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Sen. Kamala Harris

Allowed to rank options, Democrats liked Harris best

Griffiths is the editor of Independent Voter News, where a version of this story first appeared.

Kamala Harris was high on Joe Biden's list of possible running mates from the start, for a range of reasons being exhaustively discussed now that he's chosen her. One poll receiving modest attention in all the talk reveals the California senator had the broadest support among Democratic voters — which could only have helped her cause.

The unusual aspect of the survey is that it was conducted two ways: the standard manner, where each person polled was asked to pick one candidate, and an alternate method allowing respondents to list their three favorites in order. Harris emerged as the plurality pick the first way. But she was the only candidate with majority backing once the top three choices were combined.

That marks a symbolically important victory for advocates of ranked-choice voting, who see this alternative election method as the key to minimizing polarized partisanship while maximizing the chances for candidates who are consensus-driven and outsiders, especially women and people of color.

FairVote, the nation's largest group promoting the switch to ranked-choice elections, hired SurveyUSA to poll 1,296 Democratic and independent voters July 30-31 about seven potential running mates for Biden.

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In the standard poll, 32 percent chose Harris, 27 percent chose Sen. Elizabeth Warren of Massachusetts and 17 percent chose former White House national security adviser Susan Rice.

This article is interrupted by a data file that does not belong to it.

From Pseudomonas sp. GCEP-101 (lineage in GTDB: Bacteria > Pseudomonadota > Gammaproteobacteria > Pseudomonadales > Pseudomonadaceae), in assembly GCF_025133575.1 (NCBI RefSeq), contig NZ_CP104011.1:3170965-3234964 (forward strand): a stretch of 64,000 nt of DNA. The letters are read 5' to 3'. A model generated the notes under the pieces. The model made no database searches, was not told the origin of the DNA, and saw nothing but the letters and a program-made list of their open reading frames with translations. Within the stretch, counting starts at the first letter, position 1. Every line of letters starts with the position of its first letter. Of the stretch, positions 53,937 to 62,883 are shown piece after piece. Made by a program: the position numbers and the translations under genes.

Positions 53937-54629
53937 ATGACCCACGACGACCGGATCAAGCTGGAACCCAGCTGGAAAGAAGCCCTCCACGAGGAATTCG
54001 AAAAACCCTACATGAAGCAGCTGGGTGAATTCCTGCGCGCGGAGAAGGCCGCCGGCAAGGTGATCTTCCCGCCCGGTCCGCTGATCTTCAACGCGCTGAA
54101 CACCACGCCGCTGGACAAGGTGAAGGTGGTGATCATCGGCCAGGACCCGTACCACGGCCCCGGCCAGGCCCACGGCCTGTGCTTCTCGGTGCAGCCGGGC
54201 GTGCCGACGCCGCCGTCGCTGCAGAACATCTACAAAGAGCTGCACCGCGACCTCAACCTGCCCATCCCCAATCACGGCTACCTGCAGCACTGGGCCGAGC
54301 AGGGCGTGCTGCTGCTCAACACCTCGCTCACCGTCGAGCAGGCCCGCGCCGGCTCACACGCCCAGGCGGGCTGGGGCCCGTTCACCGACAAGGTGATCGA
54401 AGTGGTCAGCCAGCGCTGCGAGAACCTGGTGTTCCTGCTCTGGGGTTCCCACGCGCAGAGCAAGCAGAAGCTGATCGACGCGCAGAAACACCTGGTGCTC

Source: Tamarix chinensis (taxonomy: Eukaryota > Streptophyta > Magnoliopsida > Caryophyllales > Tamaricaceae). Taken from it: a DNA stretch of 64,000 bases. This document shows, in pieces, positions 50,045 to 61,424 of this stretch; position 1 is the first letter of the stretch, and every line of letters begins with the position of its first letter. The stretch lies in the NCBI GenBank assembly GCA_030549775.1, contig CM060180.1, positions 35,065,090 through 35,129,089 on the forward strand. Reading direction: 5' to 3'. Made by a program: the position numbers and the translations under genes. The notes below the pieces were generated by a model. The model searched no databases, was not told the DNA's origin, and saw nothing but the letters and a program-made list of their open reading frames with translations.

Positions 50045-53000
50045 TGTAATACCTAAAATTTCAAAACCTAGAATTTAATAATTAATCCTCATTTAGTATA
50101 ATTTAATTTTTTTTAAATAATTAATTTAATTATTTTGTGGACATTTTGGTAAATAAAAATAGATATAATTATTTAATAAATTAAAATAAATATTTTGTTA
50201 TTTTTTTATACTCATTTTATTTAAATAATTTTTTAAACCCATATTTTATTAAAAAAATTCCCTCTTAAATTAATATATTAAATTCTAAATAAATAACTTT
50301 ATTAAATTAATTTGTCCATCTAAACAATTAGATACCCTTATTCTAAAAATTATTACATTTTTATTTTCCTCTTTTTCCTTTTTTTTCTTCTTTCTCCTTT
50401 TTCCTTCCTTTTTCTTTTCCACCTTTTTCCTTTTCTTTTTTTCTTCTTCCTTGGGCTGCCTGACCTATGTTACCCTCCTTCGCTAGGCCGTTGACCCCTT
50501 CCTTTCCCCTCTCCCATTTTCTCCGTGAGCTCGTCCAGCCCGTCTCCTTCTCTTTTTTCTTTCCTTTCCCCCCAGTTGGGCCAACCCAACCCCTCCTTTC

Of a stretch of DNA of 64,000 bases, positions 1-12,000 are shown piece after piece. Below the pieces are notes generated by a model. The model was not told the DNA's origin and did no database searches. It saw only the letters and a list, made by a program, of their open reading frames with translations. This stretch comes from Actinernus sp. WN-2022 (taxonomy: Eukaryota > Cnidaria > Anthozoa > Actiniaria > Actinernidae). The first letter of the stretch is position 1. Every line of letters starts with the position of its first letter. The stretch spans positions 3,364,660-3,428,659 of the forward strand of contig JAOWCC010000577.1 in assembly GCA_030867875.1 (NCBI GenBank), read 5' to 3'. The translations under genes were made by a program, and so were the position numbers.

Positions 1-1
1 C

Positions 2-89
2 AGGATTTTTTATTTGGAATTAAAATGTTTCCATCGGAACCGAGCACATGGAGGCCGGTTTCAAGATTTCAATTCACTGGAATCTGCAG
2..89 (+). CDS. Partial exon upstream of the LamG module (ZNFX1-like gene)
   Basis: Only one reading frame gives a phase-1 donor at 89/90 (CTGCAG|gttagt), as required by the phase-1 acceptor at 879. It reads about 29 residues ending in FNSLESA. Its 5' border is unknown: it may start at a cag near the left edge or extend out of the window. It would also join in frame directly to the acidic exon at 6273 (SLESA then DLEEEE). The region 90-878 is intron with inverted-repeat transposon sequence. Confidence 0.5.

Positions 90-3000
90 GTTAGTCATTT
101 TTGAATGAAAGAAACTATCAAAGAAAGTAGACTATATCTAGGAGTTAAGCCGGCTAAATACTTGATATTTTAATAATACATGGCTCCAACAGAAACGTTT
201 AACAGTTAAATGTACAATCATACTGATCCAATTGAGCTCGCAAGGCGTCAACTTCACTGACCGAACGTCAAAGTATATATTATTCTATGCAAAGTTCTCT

The ranked poll operated the same way that so-called RCV elections are normally conducted: Since no candidate accrued more than half the top-choice votes, the one with the fewest first-choice votes was removed and her votes went to each voter's next-ranked choice. This process was repeated until one candidate secured a majority of the vote.

Harris ended up with 55 percent support after her first, second and third place showings were combined. Warren trailed by a significant margin, with 45 percent.

Democrats preferred Harris as a top choice (36 percent) followed by Warren (26 percent), while independents preferred Warren as a first choice (28 percent), followed by Harris (23 percent). There was lots of crossover support between Harris supporters and Warren. Harris voters tended to select Warren as a second choice, and the reverse was also true.

Survey takers were also asked why they selected their first choice, and the most common response was that she "best reflects my values and policy views."

While FairVote and other RCV advocates see the survey as buttressing their cause, by showing which candidates have the most demonstrable breadth of support, both senators likely saw a boost from name recognition — since the two are far more well-known compared to the other candidates on the roster following their own runs this year for the Democratic presidential nomination.

The two were the only candidates to be ranked by at least half of respondents. The other options in the poll were Rice, former Georgia gubernatorial candidate Stacey Abrams, Sen. Tammy Duckworth of Illinois, Rep. Val Demings of Florida and Rep. Karen Bass of California.

Respondents had an opportunity to express their opinion in a different way than they are used to, ranking their preferences rather than just choosing a single candidate. An overwhelming majority took advantage of ranked-choice voting, as 87 percent ranked at least two candidates and 69 percent had a first, second, and third choice.

As a result, the survey includes data that a choose-one voting method would not have been able to provide; namely, the depth of support each candidate had among survey takers — an important variable to consider when picking a vice president.

Asked about their opinion on ranked-choice voting, 56 percent said they would support its use in elections where they lived.

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